M. Pesa said...

I love talking about business once in a while away from our murky world of Siasa duni. One very local person I admire most when it comes to business is a down to earth "village" chap called Stanley Kinyanjui about 45 years old.

Unlike so many influential Kenyans in business today, this guy came from very humble roots in a tiny village deep in rural Kiambu County. His father was not a fat bellied politician who stole from the mouths of dying poor and he never went to one of the posh/snobbish/elitist schools in Kenya.

In simple words, he's a self made man who drinks in those washed out rural pubs you find in Kiambu selling Senator kegs at 50bob.

I know many people are scratching their heads wondering who this guy is. Let me tell you we have all seen the sweat from his brow since he's the man behind those hideous billboards you see along the streets and his company is called Magnate Ventures.

It's rumoured they have around 3,000 billboards in East and Central Africa but since Kenyans have big mouths and love to exaggerate stuff, why don't we put the number of those billboards at just a partly 1,000?

It's a well known fact that billboards charge around Ksh 110,000 per month (u can call any and ask) but let's be conservative yet again and say they charge at 70k each and rarely are those billboards empty.

So that works out at making Ksh 70M per month gross. Not only do they erect those "ugly" billboards but also do street lighting Ads, Road signs, bus shelter Ads, Branding, Electricals, printing, wall wraps etc. So add another "silly" Sh 30M on top of the previous 70M and some one is laughing all the way to the bank.

Hope someone will be inspired (instead of the usual hating) by this humble dude of this great company that in my opinion rakes in over Ksh 200M per month. And since elections are just around the corner, who knows, the cost of those billboards may just shoot up!

Mwarang'ethe said...

anon@ 3:52

I want to be sure that I understand you. You r saying that Safaricom and it's billions of profits is snake oil and nonsense?

6/20/11 4:31 AM


When the USA was a developing nation, it needed to out compete Old Europe.

To do so, they put NATURAL MONOPOLIES like Safaricom into what they called REGULATED MONOPOLIES.

By so doing, they were able to ensure that, EMPTY PRICING/PROFIT WITHOUT PRODUCTION like Safaricom did not make their economy uncompetitive in the world market. That way, the USA came on top. Umenyita hiyo?

Today, nations led by idiots, and and a lot of IVY LEAGUE educated FOOLS, let FOREIGN monopolies like Safaricom charge hell and Heaven and thereby, make our whole economy uncompetitive in the world market.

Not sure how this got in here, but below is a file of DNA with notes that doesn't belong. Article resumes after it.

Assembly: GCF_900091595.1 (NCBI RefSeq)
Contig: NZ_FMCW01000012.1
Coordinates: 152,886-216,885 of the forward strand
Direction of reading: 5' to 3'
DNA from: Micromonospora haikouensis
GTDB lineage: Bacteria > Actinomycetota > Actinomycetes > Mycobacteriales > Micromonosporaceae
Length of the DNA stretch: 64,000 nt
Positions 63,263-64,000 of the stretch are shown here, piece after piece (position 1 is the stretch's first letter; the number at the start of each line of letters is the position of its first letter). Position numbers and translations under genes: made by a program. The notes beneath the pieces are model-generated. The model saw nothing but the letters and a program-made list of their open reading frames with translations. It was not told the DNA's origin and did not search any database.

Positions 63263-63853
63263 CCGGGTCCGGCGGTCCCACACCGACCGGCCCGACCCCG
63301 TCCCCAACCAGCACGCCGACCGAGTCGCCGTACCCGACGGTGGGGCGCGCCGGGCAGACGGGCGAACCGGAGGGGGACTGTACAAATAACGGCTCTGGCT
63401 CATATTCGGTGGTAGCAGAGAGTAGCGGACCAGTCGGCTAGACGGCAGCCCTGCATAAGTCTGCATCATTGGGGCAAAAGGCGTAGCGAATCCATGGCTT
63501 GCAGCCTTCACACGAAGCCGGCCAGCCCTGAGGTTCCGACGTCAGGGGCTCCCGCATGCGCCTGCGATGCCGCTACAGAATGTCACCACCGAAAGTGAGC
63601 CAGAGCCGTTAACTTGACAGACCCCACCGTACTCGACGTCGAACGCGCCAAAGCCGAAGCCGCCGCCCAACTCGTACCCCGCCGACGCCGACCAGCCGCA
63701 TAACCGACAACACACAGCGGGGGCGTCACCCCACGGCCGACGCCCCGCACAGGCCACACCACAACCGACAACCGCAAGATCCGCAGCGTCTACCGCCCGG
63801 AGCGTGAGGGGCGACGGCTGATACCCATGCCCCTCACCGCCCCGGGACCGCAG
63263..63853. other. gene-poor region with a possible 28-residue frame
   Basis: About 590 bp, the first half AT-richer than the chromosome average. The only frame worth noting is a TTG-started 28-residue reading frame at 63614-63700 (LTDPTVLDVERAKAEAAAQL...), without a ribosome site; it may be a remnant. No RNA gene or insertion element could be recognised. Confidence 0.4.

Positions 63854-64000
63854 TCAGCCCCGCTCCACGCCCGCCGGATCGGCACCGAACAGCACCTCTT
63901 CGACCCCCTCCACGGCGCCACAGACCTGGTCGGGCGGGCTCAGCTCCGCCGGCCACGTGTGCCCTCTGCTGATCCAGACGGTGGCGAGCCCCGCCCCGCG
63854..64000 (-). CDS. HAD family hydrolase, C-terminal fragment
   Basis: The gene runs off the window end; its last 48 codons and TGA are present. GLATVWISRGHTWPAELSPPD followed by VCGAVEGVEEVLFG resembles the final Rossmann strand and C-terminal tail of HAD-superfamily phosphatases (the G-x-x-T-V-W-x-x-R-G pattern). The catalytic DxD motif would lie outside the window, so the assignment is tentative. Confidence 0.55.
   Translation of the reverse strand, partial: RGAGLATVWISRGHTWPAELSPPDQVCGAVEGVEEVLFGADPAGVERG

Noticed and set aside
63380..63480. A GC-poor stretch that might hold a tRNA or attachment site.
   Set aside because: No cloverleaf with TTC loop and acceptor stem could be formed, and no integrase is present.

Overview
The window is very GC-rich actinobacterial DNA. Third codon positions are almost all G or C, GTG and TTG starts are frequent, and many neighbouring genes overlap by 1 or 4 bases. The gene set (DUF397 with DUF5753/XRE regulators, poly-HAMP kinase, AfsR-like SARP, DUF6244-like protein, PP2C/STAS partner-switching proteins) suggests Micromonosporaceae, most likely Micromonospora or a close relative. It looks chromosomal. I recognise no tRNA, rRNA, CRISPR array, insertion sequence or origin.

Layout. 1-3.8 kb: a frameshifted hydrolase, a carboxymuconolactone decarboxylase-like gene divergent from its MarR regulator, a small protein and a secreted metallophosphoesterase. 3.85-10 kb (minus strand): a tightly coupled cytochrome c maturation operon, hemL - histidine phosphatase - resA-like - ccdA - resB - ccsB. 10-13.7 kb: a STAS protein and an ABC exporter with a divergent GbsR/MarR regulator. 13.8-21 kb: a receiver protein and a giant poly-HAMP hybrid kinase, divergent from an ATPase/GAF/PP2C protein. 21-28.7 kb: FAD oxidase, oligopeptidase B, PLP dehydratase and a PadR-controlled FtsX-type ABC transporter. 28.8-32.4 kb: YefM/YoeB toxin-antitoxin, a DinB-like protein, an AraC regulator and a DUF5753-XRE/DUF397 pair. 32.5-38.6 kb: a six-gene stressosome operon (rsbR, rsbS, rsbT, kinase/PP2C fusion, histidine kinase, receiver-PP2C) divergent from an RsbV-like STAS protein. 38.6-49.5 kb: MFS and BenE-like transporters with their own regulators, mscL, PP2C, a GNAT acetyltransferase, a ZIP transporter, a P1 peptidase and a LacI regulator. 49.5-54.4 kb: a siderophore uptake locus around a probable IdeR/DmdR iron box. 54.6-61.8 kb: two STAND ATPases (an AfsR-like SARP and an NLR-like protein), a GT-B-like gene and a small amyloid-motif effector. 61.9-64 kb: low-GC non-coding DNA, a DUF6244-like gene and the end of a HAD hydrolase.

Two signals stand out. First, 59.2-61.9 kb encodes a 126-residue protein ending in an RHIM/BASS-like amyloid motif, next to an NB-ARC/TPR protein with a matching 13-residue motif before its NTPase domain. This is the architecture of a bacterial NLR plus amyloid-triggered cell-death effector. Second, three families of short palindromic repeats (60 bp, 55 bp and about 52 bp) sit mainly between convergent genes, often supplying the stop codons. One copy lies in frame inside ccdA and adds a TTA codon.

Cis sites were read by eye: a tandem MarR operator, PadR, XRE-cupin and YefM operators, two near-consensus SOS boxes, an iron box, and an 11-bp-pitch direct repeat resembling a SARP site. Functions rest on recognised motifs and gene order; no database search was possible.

And, now, instead of analysing how these unregulated monopolies are retarding our whole economic development as part of the ongoing ECONOMIC WARFARE, we teach their models in so called business schools.

The question is, where and how shall these graduates create businesses when the same monopolies their idiotic and illiterate teachers teach about, have created a TOLL BOOTH economy?

The bigger question is, what is the purpose/aim of this education?

We ask:

(a) Do we go to school just to get jobs? Or,

(b) are schools part of training for war?

When Africans will be wise, they will re-organise their schooling so as to be part of the WAR we are in. Today, no one even has any idea what our schools are for.

When we shall wake up to the reality, we shall realise that, today, our education is education for SERVITUDE. Look around Africa and you will see a continent full of educated SERFS.

Anyway, as Bob would sing:

Build your penitentiary, we build your schools,


Anonymous said...

Aiseeei!! I hear you but what's your real problem?

Must you remind some of us about the bitter facts of life and the business world when one gets the that sinking feeling generated by a hounding voice from early childhood, school or college days -If you're a high achiever, the sky's the limit?

Why can't you just let the sleeping mbwa-mtu (canines) that we are lie so that we don't come out sniffing, tracking and vying for the blood of our competitors?

And why are you trying to turn the humble man, down to earth "village" chap, one in the nature of 45 year old Stanley Kinyanjui into a target for our vicious rivalry and the usual warped competition?

Don't you already know by now that we, Kenyans, are not only proficient at big mouthing everything in any which way, and 86% of us, yes Kenyans, suffer from from the exaggeration syndrome, while the others have a predisposition for it?

Anyway, hats off to the entrepreneurial skills and characteristics of smart Kenyans like Stanley Kinyanjui and other business men and women who have adapted to seeing things simply 50% and seeing things fully 50%.

Whether we like to admit it or not, it's hard for the majority of us to know what it takes to be like Stanley Kinyanjui among others as well as finding the ways and means for the sustainbility that goes with the territory.

Most people would rather prefer to work on some else's plantation than take the risk.

Case in point, corporate plantations, perks and alluring baits are too hard to resist.

Anonymous said...

Mpesa stop playing us, Stanley of Magnate has big business that is doing well but he's one of the most arrogant business person I know in this country.

Anonymous said...

Oh! Boy... Puiiiiiiii! Prrrrrrr!!! i just had to FART!!! after reading Mwarang'ethes post. Nothing doing really, as usual nothing NEW that we don't already know under the sun.